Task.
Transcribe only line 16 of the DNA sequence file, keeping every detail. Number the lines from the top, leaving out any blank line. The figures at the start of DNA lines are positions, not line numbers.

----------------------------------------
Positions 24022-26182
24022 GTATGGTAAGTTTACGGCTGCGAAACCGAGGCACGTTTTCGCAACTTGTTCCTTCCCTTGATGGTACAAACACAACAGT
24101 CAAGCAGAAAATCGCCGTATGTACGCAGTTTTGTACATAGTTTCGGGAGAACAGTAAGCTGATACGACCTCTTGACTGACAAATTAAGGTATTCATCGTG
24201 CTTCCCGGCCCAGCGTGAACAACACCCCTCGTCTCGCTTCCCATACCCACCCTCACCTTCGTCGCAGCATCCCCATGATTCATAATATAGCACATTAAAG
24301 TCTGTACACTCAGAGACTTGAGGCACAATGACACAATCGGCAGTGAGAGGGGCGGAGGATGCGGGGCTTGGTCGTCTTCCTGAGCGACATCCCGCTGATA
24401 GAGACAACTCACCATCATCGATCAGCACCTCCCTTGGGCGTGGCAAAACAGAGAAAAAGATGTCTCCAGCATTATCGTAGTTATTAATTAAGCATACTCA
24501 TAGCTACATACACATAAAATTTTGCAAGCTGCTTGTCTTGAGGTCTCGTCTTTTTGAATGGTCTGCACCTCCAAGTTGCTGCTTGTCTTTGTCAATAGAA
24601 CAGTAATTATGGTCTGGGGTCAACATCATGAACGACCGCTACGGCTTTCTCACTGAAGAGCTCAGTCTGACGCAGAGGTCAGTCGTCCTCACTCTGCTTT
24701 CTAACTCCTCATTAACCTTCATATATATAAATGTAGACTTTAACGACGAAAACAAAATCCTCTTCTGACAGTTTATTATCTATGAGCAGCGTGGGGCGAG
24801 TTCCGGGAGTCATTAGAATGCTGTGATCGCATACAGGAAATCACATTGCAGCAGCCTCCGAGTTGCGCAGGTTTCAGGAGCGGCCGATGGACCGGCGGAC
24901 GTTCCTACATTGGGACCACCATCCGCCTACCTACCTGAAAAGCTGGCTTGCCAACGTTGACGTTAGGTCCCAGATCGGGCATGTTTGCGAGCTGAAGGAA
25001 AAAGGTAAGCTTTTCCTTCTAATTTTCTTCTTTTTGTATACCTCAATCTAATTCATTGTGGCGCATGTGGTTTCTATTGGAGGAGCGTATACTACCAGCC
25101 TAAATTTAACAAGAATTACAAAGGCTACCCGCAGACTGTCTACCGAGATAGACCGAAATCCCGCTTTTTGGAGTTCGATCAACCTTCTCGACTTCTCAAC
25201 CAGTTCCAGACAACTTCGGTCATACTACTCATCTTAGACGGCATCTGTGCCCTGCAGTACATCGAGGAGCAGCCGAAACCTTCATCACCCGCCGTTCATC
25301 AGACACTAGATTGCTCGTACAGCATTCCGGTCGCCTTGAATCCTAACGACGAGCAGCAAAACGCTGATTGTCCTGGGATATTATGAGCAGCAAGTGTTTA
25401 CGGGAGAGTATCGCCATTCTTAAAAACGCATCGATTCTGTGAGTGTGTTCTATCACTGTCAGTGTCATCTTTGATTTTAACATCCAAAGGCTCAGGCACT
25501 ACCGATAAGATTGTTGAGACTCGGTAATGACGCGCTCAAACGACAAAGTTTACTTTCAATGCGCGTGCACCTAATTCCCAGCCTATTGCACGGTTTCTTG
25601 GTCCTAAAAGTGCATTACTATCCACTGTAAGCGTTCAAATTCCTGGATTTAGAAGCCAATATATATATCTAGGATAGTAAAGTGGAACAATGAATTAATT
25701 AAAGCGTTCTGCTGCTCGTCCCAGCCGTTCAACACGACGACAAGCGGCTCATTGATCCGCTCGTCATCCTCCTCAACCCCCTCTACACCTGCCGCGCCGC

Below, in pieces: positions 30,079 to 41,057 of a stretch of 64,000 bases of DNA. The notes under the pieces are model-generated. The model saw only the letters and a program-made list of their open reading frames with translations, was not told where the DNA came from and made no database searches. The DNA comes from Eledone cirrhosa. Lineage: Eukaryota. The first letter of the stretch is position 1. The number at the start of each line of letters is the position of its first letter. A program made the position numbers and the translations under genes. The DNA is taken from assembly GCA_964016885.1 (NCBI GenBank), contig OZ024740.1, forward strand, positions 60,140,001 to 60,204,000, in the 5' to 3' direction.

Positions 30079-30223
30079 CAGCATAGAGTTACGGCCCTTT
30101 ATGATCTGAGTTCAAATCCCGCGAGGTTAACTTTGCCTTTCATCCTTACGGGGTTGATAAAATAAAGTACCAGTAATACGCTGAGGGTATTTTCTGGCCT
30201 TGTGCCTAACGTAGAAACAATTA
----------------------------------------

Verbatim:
25401 CGGGAGAGTATCGCCATTCTTAAAAACGCATCGATTCTGTGAGTGTGTTCTATCACTGTCAGTGTCATCTTTGATTTTAACATCCAAAGGCTCAGGCACT